6. Section 4 of the Indian Oaths Act enumerates the Courts and persons who are authorised thereunder to administer oath. It runs as follows:
'The following Courts and persons are authorised to administer, by themselves or by an officer empowered by them in this behalf, oaths and affirmations in discharge of the duties or in exercise of powers imposed or conferred upon them respectively by law:
(a) all Courts and persons having by law or consent of the parties authority to receive evidence;
(b) the Commanding Officer of any military, naval or air force station or ship occupied by troops in the service of Government;
(1) that the oath or affirmation be administered within the limit of the station, and
(2) that the oath or affirmation be such as a justice of the Peace is competent to administer.'
Section 5(a) of the Indian Oaths Act runs as follows:--
'5 -- Oaths or affirmations shall be made by the following persons;
(a) all witnesses, that is to say, all persons who may lawfully be examined, or give, or be required to give, evidence by or before any Court or person having by law or consent of parties authority to examine such persons or to receive evidence.'
7. Section 4 speaks of the authority who can administer oath whereas Section 5 speaks of persons who shall make such oath. Both are interrelated and must be conjunctively read and construed. Reading these two sections together, it is quite clear that certain preconditions must be fulfilled before a Court or a person can administer oath. Those conditions, so far as are relevant for the present purpose, are that the Court must have authority to receive evidence and the witnesses who are to swear affidavits before him, must be those who may be lawfully examined by that Court or may give or be required to give evidence before such Court and that such Court must be discharging his duties or exercising his powers conferred upon him by law, in course of which the oath is to be administered. In other words, there must be a nexus between the administration of oath and discharge of duties or exercise of powers imposed or conferred upon the Court by law and that such Court must have authority to receive the evidence of the person who is being administered oath, may lawfully examine him or require him to give evidence before him.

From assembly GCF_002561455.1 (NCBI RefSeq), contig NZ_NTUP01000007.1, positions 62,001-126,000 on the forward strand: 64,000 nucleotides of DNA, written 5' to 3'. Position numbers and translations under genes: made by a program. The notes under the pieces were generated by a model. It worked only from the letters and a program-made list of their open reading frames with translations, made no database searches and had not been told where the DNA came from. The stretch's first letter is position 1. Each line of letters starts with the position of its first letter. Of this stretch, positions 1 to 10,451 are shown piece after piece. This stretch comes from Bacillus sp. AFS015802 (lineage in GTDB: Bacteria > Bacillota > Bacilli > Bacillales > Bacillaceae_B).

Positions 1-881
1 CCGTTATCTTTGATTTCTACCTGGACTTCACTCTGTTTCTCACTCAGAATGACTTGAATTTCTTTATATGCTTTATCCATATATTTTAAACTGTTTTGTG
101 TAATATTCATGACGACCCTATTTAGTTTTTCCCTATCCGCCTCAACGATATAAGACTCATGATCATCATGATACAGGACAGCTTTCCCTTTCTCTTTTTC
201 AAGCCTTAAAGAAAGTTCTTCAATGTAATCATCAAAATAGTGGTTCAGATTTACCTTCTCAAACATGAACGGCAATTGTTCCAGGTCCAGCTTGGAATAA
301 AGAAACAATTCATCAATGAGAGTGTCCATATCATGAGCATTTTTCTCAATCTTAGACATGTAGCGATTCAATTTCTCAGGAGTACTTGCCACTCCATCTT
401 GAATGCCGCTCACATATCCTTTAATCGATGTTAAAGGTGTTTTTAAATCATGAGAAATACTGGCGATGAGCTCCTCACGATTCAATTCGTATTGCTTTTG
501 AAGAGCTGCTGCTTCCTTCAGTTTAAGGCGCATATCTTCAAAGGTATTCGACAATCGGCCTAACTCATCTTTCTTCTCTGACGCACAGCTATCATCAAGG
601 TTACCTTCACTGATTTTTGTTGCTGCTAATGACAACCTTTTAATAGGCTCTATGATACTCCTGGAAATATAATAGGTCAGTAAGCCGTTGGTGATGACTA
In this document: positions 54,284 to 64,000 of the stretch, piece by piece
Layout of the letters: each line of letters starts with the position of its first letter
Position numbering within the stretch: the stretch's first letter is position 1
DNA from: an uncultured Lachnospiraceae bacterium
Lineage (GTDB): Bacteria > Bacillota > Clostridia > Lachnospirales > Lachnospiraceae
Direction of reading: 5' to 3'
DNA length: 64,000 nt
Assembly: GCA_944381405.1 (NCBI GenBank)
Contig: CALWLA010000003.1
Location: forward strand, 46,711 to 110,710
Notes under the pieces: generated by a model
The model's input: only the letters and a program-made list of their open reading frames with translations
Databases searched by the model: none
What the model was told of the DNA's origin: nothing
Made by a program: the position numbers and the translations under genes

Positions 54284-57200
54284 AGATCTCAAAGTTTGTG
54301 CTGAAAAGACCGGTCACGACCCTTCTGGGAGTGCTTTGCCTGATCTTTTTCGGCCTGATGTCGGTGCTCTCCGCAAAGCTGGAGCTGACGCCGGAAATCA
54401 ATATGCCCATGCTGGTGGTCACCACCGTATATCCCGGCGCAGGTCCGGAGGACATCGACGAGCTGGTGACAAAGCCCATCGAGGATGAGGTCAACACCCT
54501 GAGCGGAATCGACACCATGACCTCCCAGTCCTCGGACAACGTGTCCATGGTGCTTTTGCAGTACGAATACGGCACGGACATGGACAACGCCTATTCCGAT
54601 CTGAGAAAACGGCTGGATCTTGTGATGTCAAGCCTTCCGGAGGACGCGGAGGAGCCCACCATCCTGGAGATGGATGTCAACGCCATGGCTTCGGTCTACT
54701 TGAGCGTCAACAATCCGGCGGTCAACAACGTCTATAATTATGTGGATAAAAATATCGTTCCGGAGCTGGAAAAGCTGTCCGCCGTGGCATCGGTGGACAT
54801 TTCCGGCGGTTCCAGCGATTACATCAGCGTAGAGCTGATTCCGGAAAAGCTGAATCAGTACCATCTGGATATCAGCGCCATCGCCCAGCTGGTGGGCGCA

A Court which has no connection with the matter to which the affidavits relate and is not discharging its duty or exercising its power in connection therewith, cannot administer any oath. If it were not so, then the expression 'in discharge of the duties or in exercise of the powers imposed or conferred upon them respectively by law' in Section 4 of the Oaths Act would appear to be redundant and a meaningless surplusage. That expression would have relevancy and meaning if Section 4 is interpreted to mean that it refers to 'Courts and persons' who, while administering oaths or affirmations must be discharging their duties or exercising their powers in connection with the matter to which the affidavit relates and would be acting in that connection.
This view is further fortified by Section 539-AA, Criminal Procedure Code. This section, as already stated, provides for swearing or affirmation of affidavits before any Magistrate when it is intended to be used in any Court other than the High Court under Section 510-A or 539-A. This is a special provision which specially empowers swearing of affidavit before a Magistrate who has no connection with the matter to which the affidavit relates. This provision would be needless, if Sections 4 and 5 of the Oaths Act could be so interpreted as to permit affidavits before any Magistrate to be used before any other Magistrate in all circumstances whatsoever.